Kate Tupper’s most recent show “Full Metal Basket” is packed up and ready to go to Revelstoke after its abridged show at the ALFA Guild Gallery in Nakusp where a couple of the pieces had to be left out due to the enormity of their size and the smallness of the gallery space.
“There was one giant archway and a larger basket,” Tupper said, “I missed them.”
Such a personal sentiment, like a parent missing a child, is fitting for the show. Each piece is an exploration of ideas of domesticity and family, expressed in woven metal strapping and objects that call to mind home.
“This show is more art and sculpture,” Tupper said, “there’s not a lot of welding.”
Taking metal strapping as her warp and weft, she has woven together nests and hearths and archways, capturing both the durable and fragile aspects of home life, and the difficulty.
“I planned and collected materials for two years,” she told me, “It takes a while to develop ideas, and that was a totally new thing for me too.”
Now that she has entered into her third decade, the artist has noticed changes in interest and the artistic process as she gets older.
“I’m more comfortable with being more personal,” she revealed, “ It’s really scary to put your personal life and anything you’ve made out there.”
But Tupper knows that is what also makes art interesting too.
With her kids and her house, being a full-time artist isn’t possible for the Spark Tart.
“It’s not a reality, and it’s fine,” she remarked, “it’s important to be in the real world.”
Working with Nakusp Music Fest for two years has been great, and Tupper said she’s happy to get up early in order to make time for her art.
This show is particularly close to her heart because it is about her home and family, and the challenges that come with raising a child with mental health issues.
“Everything’s been cut,” she said, about programs in communities and schools that used to exist to help kids.
The show was a great opportunity to use her voice as an artist to raise the issue, so Tupper talked with her two boys and they both were excited about the show.
“They like the snacks,” she said.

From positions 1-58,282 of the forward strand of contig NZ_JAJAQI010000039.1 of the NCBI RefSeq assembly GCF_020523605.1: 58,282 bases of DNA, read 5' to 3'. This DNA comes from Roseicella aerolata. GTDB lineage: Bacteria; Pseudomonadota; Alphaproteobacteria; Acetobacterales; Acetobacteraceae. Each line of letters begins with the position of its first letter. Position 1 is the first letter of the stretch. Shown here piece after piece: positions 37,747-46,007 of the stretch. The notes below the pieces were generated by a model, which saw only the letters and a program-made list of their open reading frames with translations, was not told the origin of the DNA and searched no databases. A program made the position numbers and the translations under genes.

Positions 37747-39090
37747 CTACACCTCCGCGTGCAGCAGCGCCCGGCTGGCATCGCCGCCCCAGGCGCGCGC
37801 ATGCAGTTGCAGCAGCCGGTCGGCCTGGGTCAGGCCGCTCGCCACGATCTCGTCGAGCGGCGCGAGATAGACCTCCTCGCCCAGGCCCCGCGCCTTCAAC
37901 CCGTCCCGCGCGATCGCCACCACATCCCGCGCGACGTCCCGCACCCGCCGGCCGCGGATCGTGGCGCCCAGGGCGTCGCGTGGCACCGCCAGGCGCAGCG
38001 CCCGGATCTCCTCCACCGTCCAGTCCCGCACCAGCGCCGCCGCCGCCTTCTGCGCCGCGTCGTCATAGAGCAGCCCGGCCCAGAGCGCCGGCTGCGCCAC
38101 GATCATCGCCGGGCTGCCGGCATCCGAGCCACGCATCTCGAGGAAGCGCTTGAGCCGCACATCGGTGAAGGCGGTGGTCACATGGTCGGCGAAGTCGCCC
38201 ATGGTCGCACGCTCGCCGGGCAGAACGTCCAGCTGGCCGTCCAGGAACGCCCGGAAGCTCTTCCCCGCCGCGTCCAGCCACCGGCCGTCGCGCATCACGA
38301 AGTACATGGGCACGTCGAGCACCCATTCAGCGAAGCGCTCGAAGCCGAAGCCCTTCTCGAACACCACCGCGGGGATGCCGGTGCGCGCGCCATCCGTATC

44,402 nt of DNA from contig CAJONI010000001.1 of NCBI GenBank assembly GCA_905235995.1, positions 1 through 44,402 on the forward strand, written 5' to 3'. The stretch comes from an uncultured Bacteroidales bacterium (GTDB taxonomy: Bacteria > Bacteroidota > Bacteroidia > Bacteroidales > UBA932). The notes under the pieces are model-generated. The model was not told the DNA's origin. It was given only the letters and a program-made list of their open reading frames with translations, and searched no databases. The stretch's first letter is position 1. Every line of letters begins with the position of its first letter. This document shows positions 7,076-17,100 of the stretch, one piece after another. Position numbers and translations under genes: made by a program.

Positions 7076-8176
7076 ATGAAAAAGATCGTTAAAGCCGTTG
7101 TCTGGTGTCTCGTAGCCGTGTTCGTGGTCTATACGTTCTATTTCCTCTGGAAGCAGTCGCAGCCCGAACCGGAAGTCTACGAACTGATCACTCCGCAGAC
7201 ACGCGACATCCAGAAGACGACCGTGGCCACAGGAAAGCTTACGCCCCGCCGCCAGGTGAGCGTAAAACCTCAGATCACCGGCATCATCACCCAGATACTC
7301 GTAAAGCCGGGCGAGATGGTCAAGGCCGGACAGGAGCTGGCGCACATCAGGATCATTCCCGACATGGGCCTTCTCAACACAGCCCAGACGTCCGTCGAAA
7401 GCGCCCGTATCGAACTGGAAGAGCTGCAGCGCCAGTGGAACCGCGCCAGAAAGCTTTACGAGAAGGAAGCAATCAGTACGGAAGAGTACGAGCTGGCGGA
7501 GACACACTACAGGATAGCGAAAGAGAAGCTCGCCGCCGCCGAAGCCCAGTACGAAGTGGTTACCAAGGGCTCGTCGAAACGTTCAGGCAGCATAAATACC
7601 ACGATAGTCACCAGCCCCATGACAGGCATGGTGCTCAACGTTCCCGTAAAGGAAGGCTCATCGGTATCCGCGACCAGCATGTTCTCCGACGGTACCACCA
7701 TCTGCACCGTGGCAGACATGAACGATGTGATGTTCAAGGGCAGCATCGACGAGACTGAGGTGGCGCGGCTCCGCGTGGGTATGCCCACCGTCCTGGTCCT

The idea to weave metal came to her when she was working at Crescent Bay Construction in Nakusp as a welder when she found a pile of old strapping and began to form this huge sculpture.
At first it was all over the place, she said, and eventually it came together into a beautiful feminine shape. Tupper wasn’t sure she liked it at first.
“Usually in my best pieces, I hate it for a bit,” she told me.
But the material kept drawing her back, its appeal that with weaving she didn’t need any special equipment, just the ancient skill of creating fabric.
“Metal and fabric as materials are very close,” Tupper said, “both stretch, need a pattern and putting together.”
There aren’t a lot of metal workers who sew, she noted, which is why the connection may not seem obvious at first.
Weaving her pieces was a process in itself. She would get up at 5 a.m. and weave until seven when she had to go get the kids ready for school.
“I would cry and cry while I wove,” she said, “and more and more stress came out of my body.”
It was the timeless process of organizing, of putting rows in places, that is part of the art of weaving that Tupper felt she was connecting with.
When she showed the work at Oxygen in Nelson, she gave an artist’s talk and got a chance to interact with the people coming to see her work. It was a very powerful experience.
“The show affected anyone dealing with any mental illness,” she said, and felt that people really connected with something they needed.
Tupper doesn’t feel like she’s done with weaving, and wants to combine her love of crafts into her next work. At the moment, she’s out of strapping, but be prepared for another amazing show once she gets her hands on some more.
The entire collection will be on display at the Revelstoke Visual Arts Centre September 9th to the 30th, with reception at 6 p.m. on the 9th.
The show also includes Emerging from the Fire, an exhibit featuring raku pottery works of Revelstoke artists Nancy Geismar, Cat Mather and David Walker.
There will also be a Members’ Choice exhibit that will see Revelstoke Visual Arts members sharing works from their own private collections.